Potato Leek Bok Choy Soup

potato leek soup

Potato Leek Bok Choy Soup

In the cold evenings of deep winter, you can get a bit desperate. Perhaps it’s the shortened days paired with the fact that our kitchen overhead light is on the fritz again, but darkness comes too soon. With it, it brings a chill that penetrates the thin windows enough to make me reach for an extra layer, slinging a scarf around my neck, pulling a knit cap onto my head or sometimes burrowing under a wedding gift of a chenille throw I call “the Moses blanket.” Between the tea cup that gets refilled as it’s emptied and roasting vegetables for oven heat,  turning on your heater is the final straw in this chain of events.

But sometimes you get desperate which sounds like a tickle in the throat of the person hanging onto the pole of the bus a few people down. Sniffles erupt from passersby while walking along the street. An older man lassos his torso in the direction of the street curb ejecting a loud loogie. And this, friends, is what makes you seriously consider a future of creating a hermitage from which to leave once the first sprouts of spring shoot through the chilled earth. This utopian notion lasts as long as the larder stays full. Once the boxed pasta disappears and that jar of turtle beans begins getting perilously low, a plan must be hatched to brave the masses.

Can you hear the anthem start up: “Give me your tired, your sick, your stuffed up noses yearning to breathe freely!” It’s enough to make a person take up running so that they might get in and out of the grocery store more quickly so as not to get the winter gift that keeps on giving. Luckily, in steps our CSA box of mysteries so we can wait one more day before setting out. Tucked into the massive cardboard box, a stash of potatoes linger with several leeks and a bag of  green leafy bok choy. From there, we start our meal. From there, the possibilities bubble up and become a soup that is both healing and warming, rich and comforting. For a moment, that winter desperation subdues.


Potato Leek Bok Choy Soup


The key to this soup is to blend half of it. That simple decision elicits a creamy soup with thin tender potato coins left to nibble. I’m convinced it’s the best of both worlds. You could make this soup vegan and dairy-free easily by swapping out the butter and chicken stock for all olive oil and vegetable stock. Lastly, in this iteration, we made a bone broth stock from chicken bones and chicken thigh meat that was superb, but feel free to use 7 cups of boxed chicken stock that has been reduced down to 5 cups. Also as with any salt and peppering, season to your tastebuds and what tastes good to you.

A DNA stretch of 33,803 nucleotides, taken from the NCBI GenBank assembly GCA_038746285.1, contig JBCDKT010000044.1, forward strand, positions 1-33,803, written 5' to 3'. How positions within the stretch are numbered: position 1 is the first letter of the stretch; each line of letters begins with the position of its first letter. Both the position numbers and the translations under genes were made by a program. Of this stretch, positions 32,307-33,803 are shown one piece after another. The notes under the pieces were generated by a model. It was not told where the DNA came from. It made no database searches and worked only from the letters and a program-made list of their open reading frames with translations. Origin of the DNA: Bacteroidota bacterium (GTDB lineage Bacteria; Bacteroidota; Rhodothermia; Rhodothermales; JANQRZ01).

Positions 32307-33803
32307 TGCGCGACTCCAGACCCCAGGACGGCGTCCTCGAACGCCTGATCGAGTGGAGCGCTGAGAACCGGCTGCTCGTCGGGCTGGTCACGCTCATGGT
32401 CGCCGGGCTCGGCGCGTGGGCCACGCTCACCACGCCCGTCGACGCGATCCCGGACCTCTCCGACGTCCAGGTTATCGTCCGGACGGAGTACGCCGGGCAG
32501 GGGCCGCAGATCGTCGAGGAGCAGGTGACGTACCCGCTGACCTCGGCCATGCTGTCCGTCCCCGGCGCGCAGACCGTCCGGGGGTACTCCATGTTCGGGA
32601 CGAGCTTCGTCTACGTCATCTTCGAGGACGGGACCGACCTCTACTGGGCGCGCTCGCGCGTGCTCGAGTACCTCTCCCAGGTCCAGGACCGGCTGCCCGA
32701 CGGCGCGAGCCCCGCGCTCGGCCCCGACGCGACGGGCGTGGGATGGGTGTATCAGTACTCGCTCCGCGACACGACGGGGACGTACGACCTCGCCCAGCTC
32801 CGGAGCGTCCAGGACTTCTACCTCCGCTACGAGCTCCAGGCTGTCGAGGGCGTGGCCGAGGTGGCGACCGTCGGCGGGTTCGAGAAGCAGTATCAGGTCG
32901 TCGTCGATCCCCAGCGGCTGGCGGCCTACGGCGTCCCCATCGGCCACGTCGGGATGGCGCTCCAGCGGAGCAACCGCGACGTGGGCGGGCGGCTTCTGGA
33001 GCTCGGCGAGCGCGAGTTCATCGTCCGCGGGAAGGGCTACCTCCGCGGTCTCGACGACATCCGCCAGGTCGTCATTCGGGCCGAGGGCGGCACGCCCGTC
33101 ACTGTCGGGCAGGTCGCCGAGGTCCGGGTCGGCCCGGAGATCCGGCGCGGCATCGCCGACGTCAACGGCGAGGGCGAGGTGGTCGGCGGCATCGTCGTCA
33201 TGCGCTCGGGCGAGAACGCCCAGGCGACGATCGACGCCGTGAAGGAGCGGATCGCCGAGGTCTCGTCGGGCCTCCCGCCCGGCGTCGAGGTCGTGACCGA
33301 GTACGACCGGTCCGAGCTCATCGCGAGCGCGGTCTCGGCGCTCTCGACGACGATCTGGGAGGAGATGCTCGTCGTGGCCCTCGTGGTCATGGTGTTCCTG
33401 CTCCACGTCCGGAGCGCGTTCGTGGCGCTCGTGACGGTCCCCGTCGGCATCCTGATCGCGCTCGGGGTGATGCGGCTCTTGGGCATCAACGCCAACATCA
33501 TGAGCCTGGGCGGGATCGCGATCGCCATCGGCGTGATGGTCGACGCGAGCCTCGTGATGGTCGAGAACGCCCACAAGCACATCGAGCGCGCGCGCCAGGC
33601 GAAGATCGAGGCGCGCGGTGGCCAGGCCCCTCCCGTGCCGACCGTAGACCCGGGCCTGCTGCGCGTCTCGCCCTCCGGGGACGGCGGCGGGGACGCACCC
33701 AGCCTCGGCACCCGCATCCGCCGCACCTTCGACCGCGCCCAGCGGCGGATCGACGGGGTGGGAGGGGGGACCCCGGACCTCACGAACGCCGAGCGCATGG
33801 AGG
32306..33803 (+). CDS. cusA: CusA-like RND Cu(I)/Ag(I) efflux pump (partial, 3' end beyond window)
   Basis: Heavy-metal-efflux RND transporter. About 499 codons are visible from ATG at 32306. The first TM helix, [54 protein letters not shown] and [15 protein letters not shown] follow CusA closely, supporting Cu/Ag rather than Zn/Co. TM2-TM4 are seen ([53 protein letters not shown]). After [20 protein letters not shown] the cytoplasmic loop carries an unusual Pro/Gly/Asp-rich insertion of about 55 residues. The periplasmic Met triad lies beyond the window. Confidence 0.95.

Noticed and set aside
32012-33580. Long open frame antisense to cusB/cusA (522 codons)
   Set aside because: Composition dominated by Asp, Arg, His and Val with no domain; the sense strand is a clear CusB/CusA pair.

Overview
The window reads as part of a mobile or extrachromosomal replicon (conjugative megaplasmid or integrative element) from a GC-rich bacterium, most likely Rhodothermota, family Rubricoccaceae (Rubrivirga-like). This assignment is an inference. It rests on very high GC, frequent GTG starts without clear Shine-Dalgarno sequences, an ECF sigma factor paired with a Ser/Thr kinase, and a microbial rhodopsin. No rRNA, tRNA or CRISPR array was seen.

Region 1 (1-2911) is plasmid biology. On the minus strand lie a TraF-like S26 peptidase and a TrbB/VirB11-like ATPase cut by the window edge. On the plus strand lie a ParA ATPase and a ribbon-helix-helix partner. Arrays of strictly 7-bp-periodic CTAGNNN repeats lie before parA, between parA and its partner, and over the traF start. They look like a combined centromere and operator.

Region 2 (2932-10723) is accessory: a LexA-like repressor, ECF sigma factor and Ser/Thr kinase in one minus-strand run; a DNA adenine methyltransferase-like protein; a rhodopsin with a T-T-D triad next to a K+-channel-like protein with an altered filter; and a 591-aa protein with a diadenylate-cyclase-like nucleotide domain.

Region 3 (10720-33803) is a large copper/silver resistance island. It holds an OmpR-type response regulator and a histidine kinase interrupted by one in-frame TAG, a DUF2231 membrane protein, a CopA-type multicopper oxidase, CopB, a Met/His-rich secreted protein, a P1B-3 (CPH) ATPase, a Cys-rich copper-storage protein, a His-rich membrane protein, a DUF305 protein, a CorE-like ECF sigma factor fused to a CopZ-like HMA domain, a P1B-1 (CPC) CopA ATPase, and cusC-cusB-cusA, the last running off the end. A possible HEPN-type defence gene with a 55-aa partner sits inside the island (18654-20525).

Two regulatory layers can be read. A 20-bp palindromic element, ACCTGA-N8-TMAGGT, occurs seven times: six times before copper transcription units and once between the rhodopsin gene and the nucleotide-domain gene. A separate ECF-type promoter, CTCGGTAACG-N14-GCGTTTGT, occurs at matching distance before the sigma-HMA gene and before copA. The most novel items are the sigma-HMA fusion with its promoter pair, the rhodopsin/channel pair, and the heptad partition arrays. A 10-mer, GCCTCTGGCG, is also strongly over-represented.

Makes 4-6 bowls
2 leeks, whites only, rinsed and sliced

6 russet potatoes, peeled and 1/4 inch-sliced

3 sliced bok choy, leaves only, 1/4 inch-sliced

1 tablespoon unsalted butter plus 1 tablespoon

1 tablespoon olive oil plus 1 tablespoon

1 teaspoon kosher salt

1/8 teaspoon freshly cracked black pepper

5 cups bone broth or really good chicken stock


Place a heavy-bottomed pot over medium low heat for 1 minute. Swirl in 1 tablespoon each olive oil and 1 tablespoon of butter. Add the leeks and stir to coat. Saute them until they are transparent, about 4-5 minutes. Add in the remaining tablespoon of butter and olive oil, potatoes, salt and pepper. Stir to coat. Cook them for 5 minutes letting the potatoes and leeks get acquainted. Pour in the chicken stock. Bring to a boil and then lower heat to simmer. Cover the pot and cook for about 20 minutes until the potatoes are fork tender. Blend half of the soup until smooth. Pour the pureed soup back into the pot and stir to combine with the remaining soup. Stir in the bok choy leaves and cook for 4 minutes.


  1. Very tasty soup for a nice cold winter day or even a chilly rainy day. I substituted turnips for the potatoes to cut down on the carbs. Cube 2-3 good size turnips and enjoy.

    1. I love that substitution, Craig and think turnips don’t get their just desserts. They’re so good they even made it onto our Thanksgiving table a few years back as a side dish. I’m so glad you liked the soup.

  2. This soup is amazing, comforting & yummy! Making it for the second time today & can’t wait… serving it with a nice salad, crunchy French baguette & lovely bottle of Chardonnay!

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